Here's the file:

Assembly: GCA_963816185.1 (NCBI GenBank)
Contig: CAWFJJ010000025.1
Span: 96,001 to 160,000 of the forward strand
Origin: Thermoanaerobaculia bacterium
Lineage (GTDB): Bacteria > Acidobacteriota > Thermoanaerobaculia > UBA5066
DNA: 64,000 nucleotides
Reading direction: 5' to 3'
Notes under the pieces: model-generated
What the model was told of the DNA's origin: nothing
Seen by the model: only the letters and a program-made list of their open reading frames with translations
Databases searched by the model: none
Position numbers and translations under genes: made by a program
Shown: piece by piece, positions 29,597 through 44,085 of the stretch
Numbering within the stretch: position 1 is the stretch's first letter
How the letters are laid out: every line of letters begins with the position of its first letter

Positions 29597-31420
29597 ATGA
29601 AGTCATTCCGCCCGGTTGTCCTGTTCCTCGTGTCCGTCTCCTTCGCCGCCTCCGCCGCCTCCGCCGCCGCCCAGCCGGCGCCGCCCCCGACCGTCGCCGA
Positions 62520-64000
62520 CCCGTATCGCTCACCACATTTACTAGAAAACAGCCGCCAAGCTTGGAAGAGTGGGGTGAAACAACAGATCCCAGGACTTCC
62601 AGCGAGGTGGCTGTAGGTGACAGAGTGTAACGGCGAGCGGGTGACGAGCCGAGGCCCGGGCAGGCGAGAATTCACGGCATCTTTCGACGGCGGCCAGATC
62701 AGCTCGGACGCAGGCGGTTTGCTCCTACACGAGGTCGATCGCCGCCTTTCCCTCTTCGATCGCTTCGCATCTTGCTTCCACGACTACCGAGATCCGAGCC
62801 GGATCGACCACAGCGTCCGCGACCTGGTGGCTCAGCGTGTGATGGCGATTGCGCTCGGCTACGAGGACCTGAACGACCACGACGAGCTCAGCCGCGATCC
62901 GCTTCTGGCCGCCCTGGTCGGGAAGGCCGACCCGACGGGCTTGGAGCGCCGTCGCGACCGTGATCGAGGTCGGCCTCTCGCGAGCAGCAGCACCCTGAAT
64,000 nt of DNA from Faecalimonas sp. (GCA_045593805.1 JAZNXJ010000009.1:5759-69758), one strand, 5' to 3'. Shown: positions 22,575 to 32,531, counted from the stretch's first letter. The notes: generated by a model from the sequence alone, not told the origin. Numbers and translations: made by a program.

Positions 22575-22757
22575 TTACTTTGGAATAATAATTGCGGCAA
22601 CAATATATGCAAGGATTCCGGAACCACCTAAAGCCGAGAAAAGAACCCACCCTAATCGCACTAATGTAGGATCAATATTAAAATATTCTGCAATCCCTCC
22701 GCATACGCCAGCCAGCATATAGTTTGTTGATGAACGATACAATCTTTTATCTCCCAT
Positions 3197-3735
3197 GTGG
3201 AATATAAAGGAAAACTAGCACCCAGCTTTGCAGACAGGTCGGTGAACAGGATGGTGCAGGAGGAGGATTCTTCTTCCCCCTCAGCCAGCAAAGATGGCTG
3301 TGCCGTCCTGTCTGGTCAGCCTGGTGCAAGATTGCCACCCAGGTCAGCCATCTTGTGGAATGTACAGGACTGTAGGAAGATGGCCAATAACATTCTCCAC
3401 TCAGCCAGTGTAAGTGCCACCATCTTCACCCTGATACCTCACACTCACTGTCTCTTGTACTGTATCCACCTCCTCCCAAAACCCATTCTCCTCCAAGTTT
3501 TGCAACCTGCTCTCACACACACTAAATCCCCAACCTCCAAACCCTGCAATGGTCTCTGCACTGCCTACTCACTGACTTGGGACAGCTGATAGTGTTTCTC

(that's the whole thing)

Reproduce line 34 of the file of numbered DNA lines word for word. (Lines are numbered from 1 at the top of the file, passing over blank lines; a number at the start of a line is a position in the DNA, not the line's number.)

3401 TCAGCCAGTGTAAGTGCCACCATCTTCACCCTGATACCTCACACTCACTGTCTCTTGTACTGTATCCACCTCCTCCCAAAACCCATTCTCCTCCAAGTTT